May 01--WILKES-BARRE TWP. -- The guys in Shinedown may be rockers, but that doesn't mean they don't know how to give their fervent fans a classy, polished show.
The band, with the reconfigured 1990s favorite Bush, treated the crowd of about 2,000 to a night of alternative, grungy rock on Tuesday at the Mohegan Sun Arena at Casey Plaza.
A large drop cloth, emblazoned with the Shinedown logo, hid the stage from the audience before the band's set. It dropped to reveal the band dressed in sport coats and vests, with lead singer Brent Smith punching his way into "Enemies," from their 2012 album, "Amaryllis."
"Wilkes-Barre, Pennsylvaaaaania," he greeted the crowd, checking how many were seeing the band for the first time. "Now, are you ready to see what a real rock and roll show looks like?"
That led into the fast and heavy "Devour," from 2008's "The Sound of Madness," with Kerch singing from a riser at the front of the minimalist, all-in-black stage. The band used eye-catching light patterns and ear-catching beats to introduce many songs, like "Save Me" and "Diamond Eyes (Boom-Lay Boom-Lay Boom)" -- the latter written for the 2010 film "The Expendables" and used as a World Wrestling Entertainment theme song.
They introduced one of their latest hits, "Unity," with a recording from Charlie Chaplin's speech in the film "The Great Dictator" -- "You, the people, have the power to make this life free and beautiful, to make this night a wonderful adventure."
As the frontman, Smith kept the show flowing along as the group ran through their catalogue of hits, though each band member got their own time in the spotlight. He engaged the audience frequently, urging the audience to wave their hands during songs like "The Crow and the Butterfly," off "The Sound of Madness."
"Ladies and gentlemen, hands up," Smith said, waving his own, "and side to side."
He mused on the reasons that brought the band and audience together that night, and that music has on people.
"What were those songs that made to feel strong again? --feel alive again? That made you want to fight?" Smith said. "Rock is no genre of music. Rock and roll? That's a way of life."
When Bush appeared, the audience screamed with delight, those on the floor pressing up against the barrier and holding up cellphones to take pictures as soon as the lights went up.
The band, making their comeback after a few years away from the stage, kicked it off with one of their biggest '90s hits "Machinehead."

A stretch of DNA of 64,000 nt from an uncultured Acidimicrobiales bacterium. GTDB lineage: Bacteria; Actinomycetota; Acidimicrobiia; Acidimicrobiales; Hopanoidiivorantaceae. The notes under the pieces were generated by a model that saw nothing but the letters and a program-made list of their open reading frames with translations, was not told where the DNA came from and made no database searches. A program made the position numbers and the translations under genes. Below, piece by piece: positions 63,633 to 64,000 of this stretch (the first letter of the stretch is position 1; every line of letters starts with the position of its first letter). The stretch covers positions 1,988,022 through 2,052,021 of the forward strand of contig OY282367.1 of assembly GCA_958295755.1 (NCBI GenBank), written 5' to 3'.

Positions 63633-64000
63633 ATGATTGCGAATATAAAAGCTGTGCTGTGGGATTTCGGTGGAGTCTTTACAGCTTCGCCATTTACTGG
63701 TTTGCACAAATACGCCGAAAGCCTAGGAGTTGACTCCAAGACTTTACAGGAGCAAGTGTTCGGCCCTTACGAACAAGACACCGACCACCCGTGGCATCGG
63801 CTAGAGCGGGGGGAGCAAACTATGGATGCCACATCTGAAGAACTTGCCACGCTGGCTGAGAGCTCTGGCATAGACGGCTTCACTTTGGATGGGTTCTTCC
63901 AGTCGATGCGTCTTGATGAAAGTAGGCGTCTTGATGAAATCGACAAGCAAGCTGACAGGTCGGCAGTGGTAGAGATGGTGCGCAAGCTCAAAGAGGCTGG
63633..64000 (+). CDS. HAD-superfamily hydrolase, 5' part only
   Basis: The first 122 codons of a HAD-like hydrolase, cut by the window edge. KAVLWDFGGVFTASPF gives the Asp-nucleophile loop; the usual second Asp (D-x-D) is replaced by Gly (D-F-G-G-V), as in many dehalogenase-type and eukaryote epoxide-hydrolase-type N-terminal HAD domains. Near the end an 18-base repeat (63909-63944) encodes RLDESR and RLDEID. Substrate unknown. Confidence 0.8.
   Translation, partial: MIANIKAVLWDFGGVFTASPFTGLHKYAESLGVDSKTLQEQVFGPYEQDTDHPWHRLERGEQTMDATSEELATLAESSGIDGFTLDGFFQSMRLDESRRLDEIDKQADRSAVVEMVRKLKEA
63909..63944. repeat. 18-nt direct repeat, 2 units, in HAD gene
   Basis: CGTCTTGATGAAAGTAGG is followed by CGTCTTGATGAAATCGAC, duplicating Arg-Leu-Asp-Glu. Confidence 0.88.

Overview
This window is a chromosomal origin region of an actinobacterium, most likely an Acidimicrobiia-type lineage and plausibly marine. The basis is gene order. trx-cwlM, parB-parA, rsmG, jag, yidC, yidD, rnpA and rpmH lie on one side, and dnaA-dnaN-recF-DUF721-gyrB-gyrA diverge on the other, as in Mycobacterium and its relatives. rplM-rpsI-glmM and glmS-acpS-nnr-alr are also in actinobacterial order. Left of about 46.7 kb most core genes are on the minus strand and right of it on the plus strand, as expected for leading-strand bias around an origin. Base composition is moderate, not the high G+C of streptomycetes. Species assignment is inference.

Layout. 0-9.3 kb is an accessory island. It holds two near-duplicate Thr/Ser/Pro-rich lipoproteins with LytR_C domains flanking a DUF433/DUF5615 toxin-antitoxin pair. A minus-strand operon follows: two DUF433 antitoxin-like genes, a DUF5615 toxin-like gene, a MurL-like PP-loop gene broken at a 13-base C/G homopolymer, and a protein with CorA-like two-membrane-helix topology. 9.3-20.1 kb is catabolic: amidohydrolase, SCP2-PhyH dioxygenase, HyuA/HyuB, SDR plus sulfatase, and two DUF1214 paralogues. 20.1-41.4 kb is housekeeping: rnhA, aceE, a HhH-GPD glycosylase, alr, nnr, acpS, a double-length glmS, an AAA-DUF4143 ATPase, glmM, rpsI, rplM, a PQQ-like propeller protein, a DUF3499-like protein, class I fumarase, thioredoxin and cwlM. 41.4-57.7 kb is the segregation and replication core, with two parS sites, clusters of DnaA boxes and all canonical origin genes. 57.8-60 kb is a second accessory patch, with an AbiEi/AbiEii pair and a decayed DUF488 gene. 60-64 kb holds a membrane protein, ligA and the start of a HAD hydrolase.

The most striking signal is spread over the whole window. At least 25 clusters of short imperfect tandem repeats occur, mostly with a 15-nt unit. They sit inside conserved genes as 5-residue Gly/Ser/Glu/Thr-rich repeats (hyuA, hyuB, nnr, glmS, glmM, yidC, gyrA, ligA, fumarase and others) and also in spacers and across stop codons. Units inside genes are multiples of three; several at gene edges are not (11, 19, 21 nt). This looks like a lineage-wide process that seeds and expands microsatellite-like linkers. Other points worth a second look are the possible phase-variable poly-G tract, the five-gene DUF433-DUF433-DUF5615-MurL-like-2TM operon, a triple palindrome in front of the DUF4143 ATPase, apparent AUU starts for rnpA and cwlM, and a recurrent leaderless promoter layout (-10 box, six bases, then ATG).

Lead singer Gavin Rossdale proved he can still rock a microphone with his signature raspy voice. He delighted many audience members by jumping off the stage and into the crowd while belting out the Beatles' "Come Together." He hopped the barrier and wound his way down the seats, stopping to sing surrounded by women, holding one girl's hand through a chorus, and have his arm rubbed by another who booked down the stairs to get to him. And he still looks quite fine rocking the guitar and bopping around onstage, in a sleeveless shirt that showed off his muscular arms.
Oh right, the music!
The band showed off a few tracks from their latest -- and the first since reuniting -- 2011's "The Sea of Monsters," with "All My Life" and the most popular, "The Sound of Winter." The latter topped the Billboard Alternative and Rock charts. Attendees also got a first listen to their brand new song "This House is on Fire."
"So how you've guys been?" Rossdale asked, gauging the crowd's happiness. "It's a perfect night. It's a perfect situation."
While the crowd seemed to appreciate the band's newer material, Bush's '90s hit list got the greatest response, from the familiar heavy beats during the intro to "The Chemicals Between Us," to the crushing riffs and flashing lights on "Everything Zen."
Throughout the performance, Rossdale and his bandmates looked like they were having a great time on stage, feeding off the crowd's energy. They appeared well aware of their first album's appeal, playing five songs from their 1994 debut "Sixteen Stone" -- wait, it's been almost 20 years since that came out? That's hard to believe, given their lively performance.
They finished the night with a long guitar-heavy introduction into their breakout hit from that album, "Comedown." Overall, the band gave the eager crowd exactly what they wanted -- vintage Bush, with some new tricks.
(c)2013 The Citizens' Voice (Wilkes-Barre, Pa.)
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